Can you make a perfect meringue?
Whipping egg whites is much like blowing air into a balloon. Beating causes the protein in the egg whites to unfold, forming a film that traps the air bubbles; and the sugar stiffens the foam. Meringue is really nothing but foam, and foam is a big collection of bubbles. Three- to four-day old eggs yield best results for meringue. Thin older whites whip to a higher volume than fresh eggs but the foam is less stable.
Cold eggs separate more easily than those at room temperature. When separating the yolks from the whites, do not allow even the tiniest bit of yolk to fall into the whites. If it does it will wreck a meringue. Once separated, leave whites to reach room temperature before they are whipped. Egg whites right out of the refrigerator will not whip well. A beaten egg white can foam 6 to 8 times its original volume if the egg whites have been at room temperature for 30 minutes before whipping. Avoid using plastic bowls for whipping the egg whites, as they can often harbor traces of grease or fat. Make sure all utensils are immaculately clean and absolutely dry.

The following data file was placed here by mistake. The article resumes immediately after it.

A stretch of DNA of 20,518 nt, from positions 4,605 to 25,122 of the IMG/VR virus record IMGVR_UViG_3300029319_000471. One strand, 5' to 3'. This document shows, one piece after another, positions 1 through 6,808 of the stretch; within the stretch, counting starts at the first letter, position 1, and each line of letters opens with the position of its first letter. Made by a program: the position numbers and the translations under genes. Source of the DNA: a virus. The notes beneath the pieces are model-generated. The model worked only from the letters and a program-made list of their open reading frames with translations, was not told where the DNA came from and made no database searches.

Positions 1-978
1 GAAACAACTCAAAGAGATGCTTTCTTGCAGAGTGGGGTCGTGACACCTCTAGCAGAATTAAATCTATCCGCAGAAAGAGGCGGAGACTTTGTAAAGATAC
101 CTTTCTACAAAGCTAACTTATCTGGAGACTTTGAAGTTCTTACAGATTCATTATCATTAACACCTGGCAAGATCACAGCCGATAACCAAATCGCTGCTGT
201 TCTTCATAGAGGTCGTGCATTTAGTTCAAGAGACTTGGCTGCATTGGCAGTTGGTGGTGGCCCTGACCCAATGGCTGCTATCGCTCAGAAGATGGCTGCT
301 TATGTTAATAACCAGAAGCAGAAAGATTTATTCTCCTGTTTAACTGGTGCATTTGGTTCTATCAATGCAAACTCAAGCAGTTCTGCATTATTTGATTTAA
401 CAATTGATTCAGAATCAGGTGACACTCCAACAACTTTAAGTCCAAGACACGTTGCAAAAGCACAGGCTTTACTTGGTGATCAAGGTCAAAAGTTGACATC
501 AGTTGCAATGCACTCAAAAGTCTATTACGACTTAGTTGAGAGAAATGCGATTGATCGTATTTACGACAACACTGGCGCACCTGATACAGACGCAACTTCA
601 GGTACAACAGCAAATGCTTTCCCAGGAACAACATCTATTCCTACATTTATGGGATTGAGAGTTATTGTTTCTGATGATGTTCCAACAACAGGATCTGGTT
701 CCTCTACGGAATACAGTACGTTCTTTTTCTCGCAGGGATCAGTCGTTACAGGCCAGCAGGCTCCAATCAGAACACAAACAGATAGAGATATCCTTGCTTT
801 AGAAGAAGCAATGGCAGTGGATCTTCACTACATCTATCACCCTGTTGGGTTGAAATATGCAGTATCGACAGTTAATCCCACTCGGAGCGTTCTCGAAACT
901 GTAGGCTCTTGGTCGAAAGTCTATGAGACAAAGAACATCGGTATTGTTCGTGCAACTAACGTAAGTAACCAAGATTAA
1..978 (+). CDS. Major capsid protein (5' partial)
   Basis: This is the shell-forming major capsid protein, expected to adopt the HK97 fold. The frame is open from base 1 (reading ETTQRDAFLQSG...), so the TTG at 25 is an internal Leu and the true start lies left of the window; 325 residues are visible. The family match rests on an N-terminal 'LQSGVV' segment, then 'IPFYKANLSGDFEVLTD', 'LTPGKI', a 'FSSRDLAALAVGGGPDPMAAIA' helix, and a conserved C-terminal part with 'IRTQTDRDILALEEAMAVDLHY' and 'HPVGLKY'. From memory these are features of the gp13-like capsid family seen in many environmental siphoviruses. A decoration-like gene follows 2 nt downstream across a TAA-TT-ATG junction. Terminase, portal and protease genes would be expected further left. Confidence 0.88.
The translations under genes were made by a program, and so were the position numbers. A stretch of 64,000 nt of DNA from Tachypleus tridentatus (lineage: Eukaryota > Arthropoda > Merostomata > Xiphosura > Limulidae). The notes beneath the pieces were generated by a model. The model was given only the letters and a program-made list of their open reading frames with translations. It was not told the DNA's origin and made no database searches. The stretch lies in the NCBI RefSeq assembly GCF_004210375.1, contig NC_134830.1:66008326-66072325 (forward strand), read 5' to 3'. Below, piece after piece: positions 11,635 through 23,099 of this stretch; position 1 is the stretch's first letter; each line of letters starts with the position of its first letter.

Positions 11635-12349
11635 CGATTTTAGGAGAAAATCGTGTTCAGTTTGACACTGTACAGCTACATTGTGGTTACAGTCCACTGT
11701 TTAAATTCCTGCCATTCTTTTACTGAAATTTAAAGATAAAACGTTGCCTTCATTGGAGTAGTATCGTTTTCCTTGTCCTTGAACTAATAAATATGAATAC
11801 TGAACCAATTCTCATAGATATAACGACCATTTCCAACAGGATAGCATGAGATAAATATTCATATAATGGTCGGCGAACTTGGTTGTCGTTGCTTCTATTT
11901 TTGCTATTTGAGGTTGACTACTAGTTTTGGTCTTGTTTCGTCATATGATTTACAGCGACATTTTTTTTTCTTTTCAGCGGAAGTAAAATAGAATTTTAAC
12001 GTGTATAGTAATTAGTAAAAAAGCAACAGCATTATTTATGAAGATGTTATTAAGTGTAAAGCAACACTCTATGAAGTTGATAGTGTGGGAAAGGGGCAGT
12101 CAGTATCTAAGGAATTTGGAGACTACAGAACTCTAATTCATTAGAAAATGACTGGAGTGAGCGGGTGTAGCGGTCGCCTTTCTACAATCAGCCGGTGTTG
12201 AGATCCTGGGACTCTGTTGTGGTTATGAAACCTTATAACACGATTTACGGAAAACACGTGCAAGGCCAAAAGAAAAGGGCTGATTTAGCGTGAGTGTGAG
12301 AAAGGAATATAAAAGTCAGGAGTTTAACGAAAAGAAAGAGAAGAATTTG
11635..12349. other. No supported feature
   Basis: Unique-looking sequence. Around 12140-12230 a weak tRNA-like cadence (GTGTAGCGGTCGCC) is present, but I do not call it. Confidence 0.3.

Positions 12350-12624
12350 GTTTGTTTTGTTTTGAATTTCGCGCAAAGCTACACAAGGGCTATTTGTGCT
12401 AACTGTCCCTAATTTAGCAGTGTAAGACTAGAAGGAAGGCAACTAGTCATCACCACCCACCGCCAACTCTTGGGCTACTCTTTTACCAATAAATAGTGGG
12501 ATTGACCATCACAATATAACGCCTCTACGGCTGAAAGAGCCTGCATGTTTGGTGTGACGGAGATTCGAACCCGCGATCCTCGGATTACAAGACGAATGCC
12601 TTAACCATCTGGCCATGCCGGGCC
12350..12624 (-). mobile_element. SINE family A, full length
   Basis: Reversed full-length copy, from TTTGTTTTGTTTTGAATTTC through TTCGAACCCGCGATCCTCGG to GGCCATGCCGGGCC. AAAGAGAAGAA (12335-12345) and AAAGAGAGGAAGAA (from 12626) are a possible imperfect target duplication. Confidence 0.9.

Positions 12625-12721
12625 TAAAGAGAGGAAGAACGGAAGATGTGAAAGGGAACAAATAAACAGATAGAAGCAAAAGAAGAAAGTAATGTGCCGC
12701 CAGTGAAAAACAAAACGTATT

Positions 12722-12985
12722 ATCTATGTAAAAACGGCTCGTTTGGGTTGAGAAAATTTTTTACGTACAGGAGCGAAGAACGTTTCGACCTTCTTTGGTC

Set your mixer to medium-high speed and begin mixing the egg whites. Add vanilla and cream of tartar, if being used, to egg whites before you begin the whipping. Do not add sugar before whipping the whites. Gradually add the sugar (superfine sugar is great for this), a few spoonfuls at a time and beating the whole time. A general rule is to add ¼ cup of sugar for each egg white. Never use less than 2 tablespoons of sugar per egg white. Meringue is done when you can hold a spoonful of it upside down and none of it drops off.